What is Urticaria and Angioedema?
Urticaria is the medical term used to describe an episode of spontaneous skin weal's, also known as hives. They may or may not occur in association with tissue swelling known as Angioedema. These conditions are not trivial and chronic cases can have a profound impact on sleep, school, work and social interactions.
Acute Urticaria (+/- Angioedema) lasts less than 6 weeks while Chronic Urticaria (+/- Angioedema) is present daily or almost daily for more than 6 weeks.
- Urticaria primarily affects the superficial layers of the skin and consists of a red, raised, itchy rash which can vary in size from a few millimetres to several centimetres. These hives may be single or numerous.
- Angioedema affects the deeper layers of skin and subcutaneous tissues which become swollen. It most often affects the eyelids, lips, hands, feet and genitalia but can also affect the throat and larynx.
Epidemiology of Urticaria
The lifetime prevalence of Acute Urticaria is almost 9% while Chronic Urticaria affects 2% of the population at some point during their life. Urticaria is almost twice as common in women than men. Peak incidence occurs between 20 and 40 years of age.
Adults suffering from Chronic Urticaria have significantly higher rates of allergic rhinitis, eczema and asthma. Interestingly, this is not the case in children where the prevalence of atopic conditions is similar in those with chronic urticaria to other children.
Pathophysiology of Urticaria and Angioedema
Urticaria and Angioedema occur primarily due to mast cell activation resulting in the release of cytokines, histamine, leukotrienes, prostaglandins and other inflammatory mediators. This causes vasodilation, increased blood flow and increased vascular permeability which produces the characteristic raised urticarial rash. Histamine is known to be the most significant mediator of Urticaria while Bradykinin is an important mediator of Angioedema.
Aetiology of Urticaria and Angioedema
A wide number of factors can potentiate Urticaria and Angioedema and the trigger is often multifactorial. However, statistically no obvious cause is found in up to 50% of cases. In order to guide treatment in cases of chronic urticaria and angioedema it is important to exclude causes such as:
- Autoimmune (Thyroid, Coeliac, SLE, Inflammatory Bowel Disease)
- Chronic Inflammatory processes (allergic rhinitis, gastritis, reflux oesophagitis)
- Acute and Chronic Infection
- Drug Induced (NSAID's, ACE Inhibitors, Aspirin)
- Coagulation Disorder (Complement system)
- Malignancy (lymphoma)
Aggravating Factors in Chronic Urticaria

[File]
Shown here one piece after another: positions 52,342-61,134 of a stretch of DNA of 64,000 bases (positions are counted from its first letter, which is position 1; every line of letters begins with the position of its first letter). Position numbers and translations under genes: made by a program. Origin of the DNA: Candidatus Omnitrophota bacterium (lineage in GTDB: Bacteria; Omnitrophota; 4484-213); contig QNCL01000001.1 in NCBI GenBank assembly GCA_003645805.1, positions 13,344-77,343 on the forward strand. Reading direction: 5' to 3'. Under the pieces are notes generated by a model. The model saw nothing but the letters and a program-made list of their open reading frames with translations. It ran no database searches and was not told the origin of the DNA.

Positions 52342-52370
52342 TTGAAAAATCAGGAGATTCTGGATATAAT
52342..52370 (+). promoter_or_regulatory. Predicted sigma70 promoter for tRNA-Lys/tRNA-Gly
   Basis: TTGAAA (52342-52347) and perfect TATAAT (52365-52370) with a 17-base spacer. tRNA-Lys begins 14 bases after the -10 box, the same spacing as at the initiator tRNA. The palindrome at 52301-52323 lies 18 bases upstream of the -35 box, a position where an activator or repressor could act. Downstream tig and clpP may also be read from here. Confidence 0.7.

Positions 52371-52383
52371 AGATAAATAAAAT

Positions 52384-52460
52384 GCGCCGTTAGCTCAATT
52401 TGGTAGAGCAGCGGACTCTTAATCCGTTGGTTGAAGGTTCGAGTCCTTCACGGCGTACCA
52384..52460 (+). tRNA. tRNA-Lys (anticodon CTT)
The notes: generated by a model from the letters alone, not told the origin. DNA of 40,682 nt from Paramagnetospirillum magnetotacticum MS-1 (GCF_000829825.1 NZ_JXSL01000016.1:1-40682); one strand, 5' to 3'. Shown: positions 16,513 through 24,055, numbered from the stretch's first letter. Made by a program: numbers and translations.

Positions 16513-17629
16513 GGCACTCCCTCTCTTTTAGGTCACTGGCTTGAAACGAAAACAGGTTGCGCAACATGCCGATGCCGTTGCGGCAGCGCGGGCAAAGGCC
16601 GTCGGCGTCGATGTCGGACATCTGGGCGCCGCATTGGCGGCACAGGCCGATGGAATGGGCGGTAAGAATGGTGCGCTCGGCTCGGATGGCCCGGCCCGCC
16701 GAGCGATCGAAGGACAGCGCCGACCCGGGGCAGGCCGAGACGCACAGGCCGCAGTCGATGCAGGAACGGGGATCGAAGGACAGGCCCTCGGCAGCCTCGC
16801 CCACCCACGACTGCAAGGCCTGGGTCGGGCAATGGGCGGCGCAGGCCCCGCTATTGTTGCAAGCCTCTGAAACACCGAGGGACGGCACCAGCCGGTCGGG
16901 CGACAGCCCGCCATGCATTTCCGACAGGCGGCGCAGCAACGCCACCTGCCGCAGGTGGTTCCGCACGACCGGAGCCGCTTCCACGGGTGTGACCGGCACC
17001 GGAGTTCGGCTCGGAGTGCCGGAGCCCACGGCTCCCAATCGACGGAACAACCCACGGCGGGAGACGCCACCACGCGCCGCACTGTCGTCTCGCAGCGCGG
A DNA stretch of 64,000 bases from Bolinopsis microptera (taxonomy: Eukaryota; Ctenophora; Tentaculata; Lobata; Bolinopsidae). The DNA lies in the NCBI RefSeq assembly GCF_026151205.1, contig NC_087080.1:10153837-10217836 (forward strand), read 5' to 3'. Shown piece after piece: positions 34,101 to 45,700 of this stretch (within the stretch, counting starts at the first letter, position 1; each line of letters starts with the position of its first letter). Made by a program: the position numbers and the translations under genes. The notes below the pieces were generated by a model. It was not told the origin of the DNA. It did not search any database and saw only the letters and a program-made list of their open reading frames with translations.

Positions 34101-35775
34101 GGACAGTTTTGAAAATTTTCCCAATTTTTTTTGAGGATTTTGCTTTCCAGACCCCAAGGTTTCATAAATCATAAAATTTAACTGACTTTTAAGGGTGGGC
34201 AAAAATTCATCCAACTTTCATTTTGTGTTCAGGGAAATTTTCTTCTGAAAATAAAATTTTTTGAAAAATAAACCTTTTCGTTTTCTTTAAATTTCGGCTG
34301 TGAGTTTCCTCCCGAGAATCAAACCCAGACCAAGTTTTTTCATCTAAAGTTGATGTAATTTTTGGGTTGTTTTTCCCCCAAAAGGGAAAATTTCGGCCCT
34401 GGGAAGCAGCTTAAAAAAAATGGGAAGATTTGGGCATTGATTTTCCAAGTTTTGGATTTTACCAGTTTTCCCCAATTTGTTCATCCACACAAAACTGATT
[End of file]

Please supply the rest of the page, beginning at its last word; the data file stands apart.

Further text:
- Physical Stimuli
- Exercise, Heat, Cold, Pressure, Sunlight
- Viral Infection
- Drug Pseudoallergy: NSAIDs, aspirin, opiates
- Food Pseudoallergy: Salicylates, histamine rich foods, food preservatives and colouring agents
Treatment of Urticaria and Angioedema
Eliminate underlying causes
It is very important to identify any possible triggers or aggravating factors so that further exposure can be minimised.
- Identify and treat chronic infections or chronic inflammatory conditions.
- Ensure all allergically driven inflammatory conditions such allergic rhinitis, eczema and asthma are well controlled. Minimise further exposure to any identified allergic sensitivities such as house dust mite, pollen, animal dander, feathers and mould.
- Avoid Aspirin, NSAID's and opiates.
- Minimise pseudoallergen junk foods which contain additives such as preservatives, artificial colours and flavours.
- Foods which are rich in histamine should be restricted during exacerbations of urticaria. e.g. tomato, strawberry
- Smoking and alcohol should be avoided.
- Limit any obvious physical aggravating factors. e.g. heat, cold, pressure, sunlight.
What is the best medication for urticaria?
Second generation oral anti-histamines are the mainstay of treatment in Chronic Urticaria. These include cetirizine, levocetirizine, loratadine, desloratadine, fexofenadine and bilastine. First generation anti-histamines such as chlorphenamine (Piriton) and promethazine (Phenergan) are no longer recommended. Although all medications are best avoided in pregnancy, cetirizine and loratadine are preferred if treatment is required.
All cases which have persisted beyond 4 weeks despite treatment with a second generation anti-histamine should be referred for treatment by an allergy specialist, immunologist or dermatologist.
Leukotriene receptor antagonists (montelukast) can be considered as an adjunct to antihistamines when urticaria has been refractory to treatment. There is a lack of evidence to support general use in Chronic Urticaria but they may be of particular useful to urticarial patients with underlying allergic rhinitis and lower airway irritability.
Tranexamic acid may reduce the frequency of attacks of angioedema.
Corticosteroids are generally not recommended as a long term option but may be required initially to get symptoms under control. High doses are often required for long term control of urticaria which increases the risk of side effects.
Monoclonal antibody subcutaneous injections (omalizumab) against IgE have emerged as an additional option for cases which are refractory to the treatments above. Randomised controlled trials have not yet been carried out so the safety profile is not clear. It is currently only prescribed in hospital settings.
Prognosis for Chronic Urticaria
Initially about 33% of adults will continue to suffer from symptoms despite maximal tolerated doses of antihistamines. Despite this, Chronic Spontaneous Urticaria has a high rate of remission of up to 80% within 12 months. In 10% of cases symptoms may persist beyond 5 years.
In children with Chronic Spontaneous Urticaria, while just 25% are symptom free within 3 years, this rises to 96% after 7 years. Children with Chronic Inducible Urticaria who try to avoid their physical triggers (heat, cold, pressure, exercise etc) usually reach remission within 3 years.